Zahra Ymer celebrates the shoujo ballet classic and how its heroines break through the gendered expectations placed on them thanks to their friendship and rivalry with one another.
Lucas DeRuyter explores Denji and Power’s relationship and how rare it is for a shounen title to develop a male/female friendship without the two eventually becoming a couple.
A gentle food show that wants to chill out with its cast and celebrate Kyoto.
A murder game splatterfest where the stakes seem to have been replaced with panty shots.
This latest magical girl outing sparkles with energy and charm, though its premise of saving the world with makeup comes with some baggage given the age of the target audience.
Vrai, Peter, and Caitlin check in on the 2021 Winter season, from beefy skate boys to overworked cells.
The stuff out there that knows just what to add or cut.
Sister Krone: The Good, The Bad, The Racist (Getting Animated, Destiny Senpai)
Podcast discussion of this year’s Crunchyroll Awards and the Promised Neverland character.
This week on Getting Animated I discuss the results of this years Crunchyroll Anime Awards as well as my thoughts on Sister Krone.
Hoshikawa Lily Can’t Be an Anime Trans Icon Until She’s Allowed to Be (Otaquest, Alicia Haddick)
Unpacking the erasure of Lily’s trans identity in Zombie Land Saga’s marketing materials.
Her trans status has never been something the staff has outright come out publicly to confirm in interviews, but this is undeniably a positive thing, right? Right?
The fact that Lily doesn’t outright say she is transgender, even if her portrayal within the show easily suggests as much, has turned a vocal minority of anime fans into contrarians regarding her trans status. And yet the production committee’s efforts to validate her identity fall woefully short, giving these claims unfortunate weight.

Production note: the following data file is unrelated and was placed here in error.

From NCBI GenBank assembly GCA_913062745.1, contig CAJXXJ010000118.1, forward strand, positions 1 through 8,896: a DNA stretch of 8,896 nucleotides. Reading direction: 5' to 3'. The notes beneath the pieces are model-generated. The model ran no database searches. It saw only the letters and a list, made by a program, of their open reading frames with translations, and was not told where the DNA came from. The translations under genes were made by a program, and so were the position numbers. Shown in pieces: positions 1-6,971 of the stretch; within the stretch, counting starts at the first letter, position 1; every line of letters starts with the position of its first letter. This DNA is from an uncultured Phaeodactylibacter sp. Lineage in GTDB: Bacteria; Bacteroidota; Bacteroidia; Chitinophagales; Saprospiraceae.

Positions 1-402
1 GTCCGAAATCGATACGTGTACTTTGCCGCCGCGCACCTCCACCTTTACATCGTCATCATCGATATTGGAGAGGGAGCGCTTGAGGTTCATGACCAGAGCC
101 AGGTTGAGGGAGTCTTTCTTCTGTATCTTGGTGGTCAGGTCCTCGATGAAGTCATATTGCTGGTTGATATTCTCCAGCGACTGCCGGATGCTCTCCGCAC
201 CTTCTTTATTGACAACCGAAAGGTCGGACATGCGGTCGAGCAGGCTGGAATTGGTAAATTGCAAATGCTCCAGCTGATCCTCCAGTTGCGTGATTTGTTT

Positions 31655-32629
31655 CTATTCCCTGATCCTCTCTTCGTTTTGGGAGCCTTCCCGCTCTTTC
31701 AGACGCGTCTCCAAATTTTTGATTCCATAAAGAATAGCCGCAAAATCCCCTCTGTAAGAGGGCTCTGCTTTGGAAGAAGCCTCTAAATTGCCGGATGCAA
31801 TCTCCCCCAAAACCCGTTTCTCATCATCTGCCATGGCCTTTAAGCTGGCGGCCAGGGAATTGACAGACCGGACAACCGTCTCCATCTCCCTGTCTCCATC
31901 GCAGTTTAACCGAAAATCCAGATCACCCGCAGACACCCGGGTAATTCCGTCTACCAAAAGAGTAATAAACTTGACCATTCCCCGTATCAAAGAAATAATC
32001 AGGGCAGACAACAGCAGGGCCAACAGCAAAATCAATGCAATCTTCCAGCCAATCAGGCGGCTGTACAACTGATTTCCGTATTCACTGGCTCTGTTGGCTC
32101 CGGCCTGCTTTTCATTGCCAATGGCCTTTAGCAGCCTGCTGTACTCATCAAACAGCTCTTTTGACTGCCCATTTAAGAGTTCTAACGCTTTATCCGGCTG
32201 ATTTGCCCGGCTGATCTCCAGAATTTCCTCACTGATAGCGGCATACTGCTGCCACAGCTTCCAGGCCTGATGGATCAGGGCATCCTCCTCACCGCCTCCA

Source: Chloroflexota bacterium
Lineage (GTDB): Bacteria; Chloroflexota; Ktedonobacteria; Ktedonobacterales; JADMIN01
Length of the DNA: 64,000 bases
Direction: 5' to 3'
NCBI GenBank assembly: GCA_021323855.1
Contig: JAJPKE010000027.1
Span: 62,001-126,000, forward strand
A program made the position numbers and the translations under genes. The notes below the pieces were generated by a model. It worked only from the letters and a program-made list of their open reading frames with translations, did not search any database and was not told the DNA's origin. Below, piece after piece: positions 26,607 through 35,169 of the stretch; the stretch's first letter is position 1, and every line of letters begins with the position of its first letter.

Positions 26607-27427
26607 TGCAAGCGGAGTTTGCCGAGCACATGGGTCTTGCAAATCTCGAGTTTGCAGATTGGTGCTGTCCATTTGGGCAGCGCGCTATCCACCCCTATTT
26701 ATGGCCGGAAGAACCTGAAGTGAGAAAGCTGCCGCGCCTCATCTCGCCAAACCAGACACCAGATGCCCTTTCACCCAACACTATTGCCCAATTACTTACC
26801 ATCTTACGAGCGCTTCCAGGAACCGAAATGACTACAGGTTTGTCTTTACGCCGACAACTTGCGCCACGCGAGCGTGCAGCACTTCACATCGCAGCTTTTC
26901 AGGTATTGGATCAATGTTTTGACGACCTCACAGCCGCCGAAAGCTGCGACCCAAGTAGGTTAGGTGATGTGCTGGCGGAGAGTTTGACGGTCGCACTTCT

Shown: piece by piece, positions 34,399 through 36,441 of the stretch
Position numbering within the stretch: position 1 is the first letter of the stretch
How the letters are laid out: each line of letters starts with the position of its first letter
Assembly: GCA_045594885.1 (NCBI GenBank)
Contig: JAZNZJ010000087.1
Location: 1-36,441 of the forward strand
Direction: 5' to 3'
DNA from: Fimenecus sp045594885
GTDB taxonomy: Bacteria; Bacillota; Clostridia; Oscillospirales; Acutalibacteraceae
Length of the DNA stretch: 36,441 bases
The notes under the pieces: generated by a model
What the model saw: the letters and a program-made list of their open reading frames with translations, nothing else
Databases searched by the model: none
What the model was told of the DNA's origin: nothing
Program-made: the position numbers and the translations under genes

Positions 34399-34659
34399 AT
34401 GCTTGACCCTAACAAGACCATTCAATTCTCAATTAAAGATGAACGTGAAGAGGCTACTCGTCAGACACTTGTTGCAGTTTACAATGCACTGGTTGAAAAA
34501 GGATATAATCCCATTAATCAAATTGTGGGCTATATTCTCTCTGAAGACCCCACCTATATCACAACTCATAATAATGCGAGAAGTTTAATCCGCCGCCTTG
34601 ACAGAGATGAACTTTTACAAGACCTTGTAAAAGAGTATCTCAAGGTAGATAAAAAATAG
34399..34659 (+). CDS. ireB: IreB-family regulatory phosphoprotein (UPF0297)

In celebration of the announcement of season 2, Animage ran a cover feature about the anime, featuring an introduction to the series, long interviews, and coverage of the live concert where the news was broken. Such an in-depth feature is typically created with a level of production approval given the content featured in the magazine. In this magazine, Lily is referred to as male.
Blackness in Anime and How It Affects Blerds Online (The Mary Sue, Princess Weekes)
Discussing the broad subtypes of Black characters in anime, from stereotypes to Black-coded to explicit representation.
Of course we were allowed to claim Tōsen because he was boring and that wasn’t a loss to anyone, but with Yoruichi, there were all these “well she could be this” conversations—despite the fact that Tite Kubo already included diversity by having a half-Mexican character, so it wasn’t a reach.
Talking about race in anime always turns into bunch of “well actually they have [insert] hair and [insert] eyes” so they could be any race. Well, then they can be Black, can’t they OktakuBroBestBoi789?
A lot of this comes from anytime a slightly darker skinned character would appear in an anime or manga, they were usually presented in an “other’d” way. Sailor Pluto from Sailor Moon comes to mind, with many people thinking her slightly darker complexion in the comics was an indicator of an alternative ethnicity than Japanese. In actuality, she was just colored that way because creator Naoko Takeuchi thought it made her look more mysterious.
That race-neutral thinking that Western anime fans have adopted made it hard for Black fans to even adopt non-stereotypical browner skinned characters into their personal headcanon. Thankfully, we not only have Black characters in anime, but we have gotten better designs.
Wonder Egg Priority – Production Notes 04-07 (Sakuga Blog, kViN)
Commentary and behind-the-scenes speculation about the last four episodes.